than 100 flying, 61 years after the last one was built.
They still draw a crowd wherever they land, and still compare favorably
in performance with all other piston-engine general aviation aircraft ever
flown. Yours truly had the
opportunity to fly a Staggerwing at the 1977
Technologically advanced for its time, the timeless beauty of the Beech Staggerwing coupled with its still-outstanding performance, puts this great classic in a class of one. In the April, 2007 issue of AOPA Pilot magazine, the Staggerwing was voted by nearly 3000 AOPA members as “Most Beautiful Airplane,” calling it “the perfect balance between muscular strength and delicate grace,” and rating it high for its “classic lines and symmetry." The last production model sold in 1949 for $29,000; you can’t touch one today that’s restored and flying for less than $500,000.
The only other 1/48 Staggerwing kit was the Model G17S released in the
late 1970s by
Overall, this is a simple kit. So simple, in fact, that I was able to do it as a “weekender” even with the added duties here of chief cook, bottle washer and maid, the result of SWMBO having fractured her humerus two weeks ago in a slip-and-fall.
Overall, everything fit so well that I only needed to use some cyanoacrylate glue along the centerline seam of the upper fuselage, and in the area of the lower forward fuselage joint to the lower wing, with very light sanding to smooth everything.
I attached the horizontal stabilizers, and made the mistake of attaching the elevator counterweights. These are small and thin and easily broken off, which I did, and then had to rebuild one with Evergreen .010 rod. Do yourself the favor of not attaching these till the last thing you do in final assembly.
The engine went together without problem and fit inside the cowling. Everything attached to the forward fuselage without problem.
I left off the upper wings for final assembly after painting, though I made sure they fit right so I could attach them without glue during painting.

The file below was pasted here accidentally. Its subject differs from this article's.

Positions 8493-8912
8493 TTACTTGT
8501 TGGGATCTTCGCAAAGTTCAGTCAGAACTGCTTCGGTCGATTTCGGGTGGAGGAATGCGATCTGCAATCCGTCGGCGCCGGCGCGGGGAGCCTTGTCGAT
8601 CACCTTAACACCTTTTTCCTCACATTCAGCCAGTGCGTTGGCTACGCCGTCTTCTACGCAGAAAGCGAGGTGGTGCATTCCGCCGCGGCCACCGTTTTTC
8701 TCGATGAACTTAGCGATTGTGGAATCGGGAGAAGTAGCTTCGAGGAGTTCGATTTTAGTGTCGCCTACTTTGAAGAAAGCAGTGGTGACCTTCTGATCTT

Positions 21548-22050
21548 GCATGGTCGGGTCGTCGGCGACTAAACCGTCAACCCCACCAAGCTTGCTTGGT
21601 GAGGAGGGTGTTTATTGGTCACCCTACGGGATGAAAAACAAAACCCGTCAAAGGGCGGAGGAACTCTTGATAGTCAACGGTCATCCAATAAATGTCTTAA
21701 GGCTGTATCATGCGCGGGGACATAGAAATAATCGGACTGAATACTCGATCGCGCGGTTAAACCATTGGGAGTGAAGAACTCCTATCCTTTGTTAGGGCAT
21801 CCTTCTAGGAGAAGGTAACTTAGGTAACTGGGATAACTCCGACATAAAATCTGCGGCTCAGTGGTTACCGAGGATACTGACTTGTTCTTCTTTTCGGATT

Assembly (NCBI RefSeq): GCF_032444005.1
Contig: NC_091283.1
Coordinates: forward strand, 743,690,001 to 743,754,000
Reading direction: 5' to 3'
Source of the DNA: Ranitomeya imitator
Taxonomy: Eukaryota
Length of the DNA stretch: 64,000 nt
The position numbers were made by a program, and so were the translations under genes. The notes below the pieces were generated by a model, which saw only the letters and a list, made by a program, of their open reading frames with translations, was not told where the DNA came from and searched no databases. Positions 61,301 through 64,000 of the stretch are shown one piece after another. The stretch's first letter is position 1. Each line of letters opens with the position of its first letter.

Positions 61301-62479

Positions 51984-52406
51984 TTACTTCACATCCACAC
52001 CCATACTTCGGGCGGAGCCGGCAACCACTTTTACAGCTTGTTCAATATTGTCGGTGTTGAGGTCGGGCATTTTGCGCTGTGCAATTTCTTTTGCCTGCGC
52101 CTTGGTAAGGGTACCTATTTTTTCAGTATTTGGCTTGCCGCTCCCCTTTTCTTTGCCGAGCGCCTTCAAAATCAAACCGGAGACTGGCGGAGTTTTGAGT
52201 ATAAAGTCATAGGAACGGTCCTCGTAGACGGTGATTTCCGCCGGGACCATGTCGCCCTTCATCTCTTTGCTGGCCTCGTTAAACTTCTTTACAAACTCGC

I discovered while attaching the clear parts that they don’t really fit. I had to do a lot of test-fitting to get the windshield to fit, and the side windows ever did too well. Fortunately, those windows roll down on a Staggerwing, so leaving them open is an option, that or replace them with clear plastic sheet cut to fit.
|COLORS & MARKINGS|
There are very few photographs of military Staggerwings out there.
I was able to determine by going to the online
While perusing the
I used Tamiya Flat White, Intermediate Blue and Field Blue for the camouflage, with some post-shading to the upper colors.
I pieced together decals from the Decal Dungeon to make an
otherwise-unidentified Fleet Air Arm Traveler Mk.I used around
I gave the model a coat of Xtracrylix Flat Varnish, then applied exhaust stains on the lower fuselage. I attached the upper wings and the interplane “I” struts, then used RB productions 4BA stainless steel wire for the simple wing bracing wires. I then unmasked the windscreen and attached the landing gear and prop.
This is the Staggerwing kit I have been waiting for all these years. The kit design is simple, and the result is bound to look superb. But I sure do wish they’d included a nice set of civvy markings.
The Fighter Collection at Duxford has the only flying Staggerwing in Great Britain, an airplane formerly owned by David Gilmour of Pink Floyd, which is known to have been a Fleet Air Arm Traveller Mk. I, FT475. I know they have been trying to decide what military markings to use for the restoration, and I hereby suggest they take a look at this, it’s the best guess from the available information.
Review kit courtesy of my wallet